Tonderai Chavhanga: First and foremost, there’s no way the supporters can be more upset and disappointed about the last performance than the players and management themselves. It’s now about what the management and players are going to do about it. I really believe they are going to make the necessary changes and employ the right game plan to get us back to winning ways. In some of the previous Rugby Championship Tests, the Boks showed that they possess some good attacking players. They need to be given licence to run the ball, and I certainly hope they’re going to deploy more of a running game. Against Australia, South Africa cannot afford to pre-empt their exit strategies and take the ball through one or two phases and then kick it. The Boks have to play what they see in front of them. From a player’s perspective, I am sure the current personnel would much rather have ball in hand than just defend and employ the kick-chase. The Boks must back their skills.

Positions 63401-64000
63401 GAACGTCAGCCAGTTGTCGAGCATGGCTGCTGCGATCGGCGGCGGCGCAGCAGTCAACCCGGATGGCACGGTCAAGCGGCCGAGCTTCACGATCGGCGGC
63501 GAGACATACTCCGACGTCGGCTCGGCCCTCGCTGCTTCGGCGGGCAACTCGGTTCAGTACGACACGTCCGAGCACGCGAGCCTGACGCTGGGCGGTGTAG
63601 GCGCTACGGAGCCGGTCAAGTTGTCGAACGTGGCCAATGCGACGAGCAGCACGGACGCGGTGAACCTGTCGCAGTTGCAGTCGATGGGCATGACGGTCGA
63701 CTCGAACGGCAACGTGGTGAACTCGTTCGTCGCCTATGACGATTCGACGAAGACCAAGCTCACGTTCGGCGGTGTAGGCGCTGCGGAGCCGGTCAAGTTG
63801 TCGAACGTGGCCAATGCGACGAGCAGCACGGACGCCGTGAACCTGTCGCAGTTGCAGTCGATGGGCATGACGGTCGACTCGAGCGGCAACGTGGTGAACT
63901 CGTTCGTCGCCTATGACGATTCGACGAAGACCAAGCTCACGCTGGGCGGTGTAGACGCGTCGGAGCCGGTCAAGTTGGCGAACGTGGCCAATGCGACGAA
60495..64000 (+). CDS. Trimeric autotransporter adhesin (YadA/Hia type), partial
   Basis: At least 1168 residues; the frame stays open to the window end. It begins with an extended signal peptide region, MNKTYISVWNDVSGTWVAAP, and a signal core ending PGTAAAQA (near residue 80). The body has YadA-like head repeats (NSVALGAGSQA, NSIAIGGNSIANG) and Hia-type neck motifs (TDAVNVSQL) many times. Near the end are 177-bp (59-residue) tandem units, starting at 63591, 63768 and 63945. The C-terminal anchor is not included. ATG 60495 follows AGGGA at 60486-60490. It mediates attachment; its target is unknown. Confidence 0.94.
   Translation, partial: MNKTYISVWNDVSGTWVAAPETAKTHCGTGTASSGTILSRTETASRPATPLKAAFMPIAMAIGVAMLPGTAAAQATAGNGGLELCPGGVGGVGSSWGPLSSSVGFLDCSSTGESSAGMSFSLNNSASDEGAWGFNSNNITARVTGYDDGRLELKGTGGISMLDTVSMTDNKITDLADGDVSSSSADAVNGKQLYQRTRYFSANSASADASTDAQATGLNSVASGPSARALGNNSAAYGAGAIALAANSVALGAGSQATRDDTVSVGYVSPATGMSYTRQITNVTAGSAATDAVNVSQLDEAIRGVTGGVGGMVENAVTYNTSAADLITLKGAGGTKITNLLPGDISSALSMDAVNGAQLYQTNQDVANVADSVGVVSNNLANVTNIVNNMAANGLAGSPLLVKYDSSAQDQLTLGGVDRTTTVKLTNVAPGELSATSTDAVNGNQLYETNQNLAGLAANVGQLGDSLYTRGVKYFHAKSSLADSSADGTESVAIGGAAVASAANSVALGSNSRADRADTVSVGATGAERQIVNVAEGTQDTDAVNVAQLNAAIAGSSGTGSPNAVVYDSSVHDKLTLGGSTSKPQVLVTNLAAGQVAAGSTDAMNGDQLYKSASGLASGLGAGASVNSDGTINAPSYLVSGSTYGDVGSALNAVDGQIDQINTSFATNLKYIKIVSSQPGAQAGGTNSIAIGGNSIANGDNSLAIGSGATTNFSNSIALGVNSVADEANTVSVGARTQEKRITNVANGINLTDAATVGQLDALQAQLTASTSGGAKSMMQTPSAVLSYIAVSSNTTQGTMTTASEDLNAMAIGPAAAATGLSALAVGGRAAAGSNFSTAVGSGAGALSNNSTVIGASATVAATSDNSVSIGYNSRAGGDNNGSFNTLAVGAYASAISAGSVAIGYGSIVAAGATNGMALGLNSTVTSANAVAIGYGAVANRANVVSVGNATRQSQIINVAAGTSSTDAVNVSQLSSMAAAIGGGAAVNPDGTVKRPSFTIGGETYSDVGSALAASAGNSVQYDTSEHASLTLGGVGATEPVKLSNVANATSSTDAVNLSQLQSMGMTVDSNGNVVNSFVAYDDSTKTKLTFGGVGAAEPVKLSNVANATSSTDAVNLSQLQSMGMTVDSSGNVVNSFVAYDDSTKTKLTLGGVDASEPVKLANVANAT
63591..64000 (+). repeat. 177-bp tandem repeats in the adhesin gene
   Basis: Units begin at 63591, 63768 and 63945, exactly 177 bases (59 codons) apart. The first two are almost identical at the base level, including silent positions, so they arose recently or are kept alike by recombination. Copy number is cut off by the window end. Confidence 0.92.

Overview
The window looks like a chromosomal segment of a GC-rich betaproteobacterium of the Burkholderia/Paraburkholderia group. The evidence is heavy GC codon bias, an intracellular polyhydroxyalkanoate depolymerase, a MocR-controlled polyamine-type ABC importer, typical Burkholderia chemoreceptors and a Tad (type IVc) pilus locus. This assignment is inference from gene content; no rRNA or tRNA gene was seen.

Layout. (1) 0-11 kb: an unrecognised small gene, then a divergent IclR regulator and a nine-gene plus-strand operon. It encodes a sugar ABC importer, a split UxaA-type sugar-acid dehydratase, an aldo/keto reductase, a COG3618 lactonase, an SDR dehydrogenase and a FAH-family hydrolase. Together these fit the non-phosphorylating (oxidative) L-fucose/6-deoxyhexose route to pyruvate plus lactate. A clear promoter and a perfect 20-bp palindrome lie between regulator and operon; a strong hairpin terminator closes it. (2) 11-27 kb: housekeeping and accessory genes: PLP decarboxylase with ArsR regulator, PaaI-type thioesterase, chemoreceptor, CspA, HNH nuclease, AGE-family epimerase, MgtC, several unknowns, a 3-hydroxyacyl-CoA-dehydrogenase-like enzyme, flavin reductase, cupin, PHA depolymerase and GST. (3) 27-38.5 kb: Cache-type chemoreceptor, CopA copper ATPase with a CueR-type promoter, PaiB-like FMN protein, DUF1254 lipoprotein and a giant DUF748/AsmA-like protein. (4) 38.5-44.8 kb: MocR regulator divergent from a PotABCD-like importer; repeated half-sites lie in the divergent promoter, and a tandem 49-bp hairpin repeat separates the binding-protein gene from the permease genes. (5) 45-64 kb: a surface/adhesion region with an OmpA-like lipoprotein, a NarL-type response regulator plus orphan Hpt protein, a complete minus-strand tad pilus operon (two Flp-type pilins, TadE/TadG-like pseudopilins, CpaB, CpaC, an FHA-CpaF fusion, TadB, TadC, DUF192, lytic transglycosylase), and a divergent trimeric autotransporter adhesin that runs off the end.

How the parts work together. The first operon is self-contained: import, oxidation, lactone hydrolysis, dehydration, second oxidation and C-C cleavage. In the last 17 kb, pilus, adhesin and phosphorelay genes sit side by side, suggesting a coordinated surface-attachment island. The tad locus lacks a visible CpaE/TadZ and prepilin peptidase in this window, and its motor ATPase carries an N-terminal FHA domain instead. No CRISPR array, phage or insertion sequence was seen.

Previous Q&A chats:

Pierre Spies

Alistair Hargreaves

John Hart

Alan Solomons

John Mitchell

Sean Fitzpatrick

Shaun Treeby

Matt Stevens

Ryan Sandes

Rory Kockott

Serge Betsen

Gary Gold

Scott Spedding

CJ Stander

Neil de Kock

Lionel Cronje

Neil Powell

Beast Mtawarira

Huw Jones

Adriaan Strauss

Jaque Fourie

Franco Smith

Steven Kitshoff

Francois Venter

Bakkies Botha

Rohan Janse van Rensburg